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The IRA Two Step

There’s a recurring question regarding whether one should rollover a 401(k) from a previous employer to an IRA account (or to the new employer’s 401(k)) or leave it in the original account. One new variable that comes into play is the ability to convert one’s IRA to a Roth IRA, regardless of income, in 2010. How are the two related? When one converts from a regular IRA to a Roth, taxes (at your marginal rate) are due on a prorated basis on the pretax money within the IRA. For example, if you have a $100,000 balance, $20,000 of which is post tax deposits, 80% of any money converted is subject to tax. Now, this presents an interesting opportunity. Most 401(k) accounts will permit IRA money to be rolled back into the 401(k) regardless of the source. So in this example, you might consider rolling the $80,000 in pre tax money into the 401(k) before doing the conversion on the $20,000 post tax money. This two step will avoid any and all tax on that conversion. If you have a 401(k) account, you might consider leaving it for now, and converting it to an IRA only after that Roth conversion is made in 2010.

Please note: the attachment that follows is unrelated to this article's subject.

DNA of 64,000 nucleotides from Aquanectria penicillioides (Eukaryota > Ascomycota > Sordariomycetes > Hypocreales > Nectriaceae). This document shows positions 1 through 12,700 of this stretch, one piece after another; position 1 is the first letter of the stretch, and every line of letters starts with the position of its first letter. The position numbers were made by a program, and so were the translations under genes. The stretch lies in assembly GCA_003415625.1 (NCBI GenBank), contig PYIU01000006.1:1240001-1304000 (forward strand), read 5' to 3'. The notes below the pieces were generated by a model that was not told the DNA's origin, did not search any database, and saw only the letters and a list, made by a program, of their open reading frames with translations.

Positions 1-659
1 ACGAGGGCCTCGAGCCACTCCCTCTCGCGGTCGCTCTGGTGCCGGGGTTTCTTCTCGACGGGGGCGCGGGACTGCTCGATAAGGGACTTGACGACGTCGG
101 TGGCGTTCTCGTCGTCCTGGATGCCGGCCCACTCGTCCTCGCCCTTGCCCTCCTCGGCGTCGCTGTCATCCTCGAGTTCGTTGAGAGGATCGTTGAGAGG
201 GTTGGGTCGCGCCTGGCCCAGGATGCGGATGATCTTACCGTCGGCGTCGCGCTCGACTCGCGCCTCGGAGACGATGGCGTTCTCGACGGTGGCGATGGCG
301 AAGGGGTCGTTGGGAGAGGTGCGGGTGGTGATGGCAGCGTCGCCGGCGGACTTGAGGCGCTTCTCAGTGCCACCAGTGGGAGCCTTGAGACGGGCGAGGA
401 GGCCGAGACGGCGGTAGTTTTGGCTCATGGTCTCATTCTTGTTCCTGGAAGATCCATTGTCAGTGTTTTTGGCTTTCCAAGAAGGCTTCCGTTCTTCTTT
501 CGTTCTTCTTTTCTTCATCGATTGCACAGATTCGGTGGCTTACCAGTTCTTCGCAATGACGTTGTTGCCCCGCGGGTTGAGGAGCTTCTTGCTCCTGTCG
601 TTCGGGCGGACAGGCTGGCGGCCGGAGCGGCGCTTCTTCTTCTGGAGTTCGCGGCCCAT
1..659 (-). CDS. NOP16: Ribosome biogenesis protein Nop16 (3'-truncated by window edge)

• steve long July 25, 2012, 5:29 pm

    I am receiving a K1 capital gain of $120,000. I would like to shelter all that I can from tax burden.
    Presently I an liable for a 15% knock. If I place portions in step IRA’s for my self and wife how much can I place there?

  • JOE August 23, 2012, 10:25 pm

    Steve, these are separate issues. The gain can only be negated by capital losses. Put $10,000 into a deductible IRA and you’ll save some money at your marginal rate, but that’s no different for any year.

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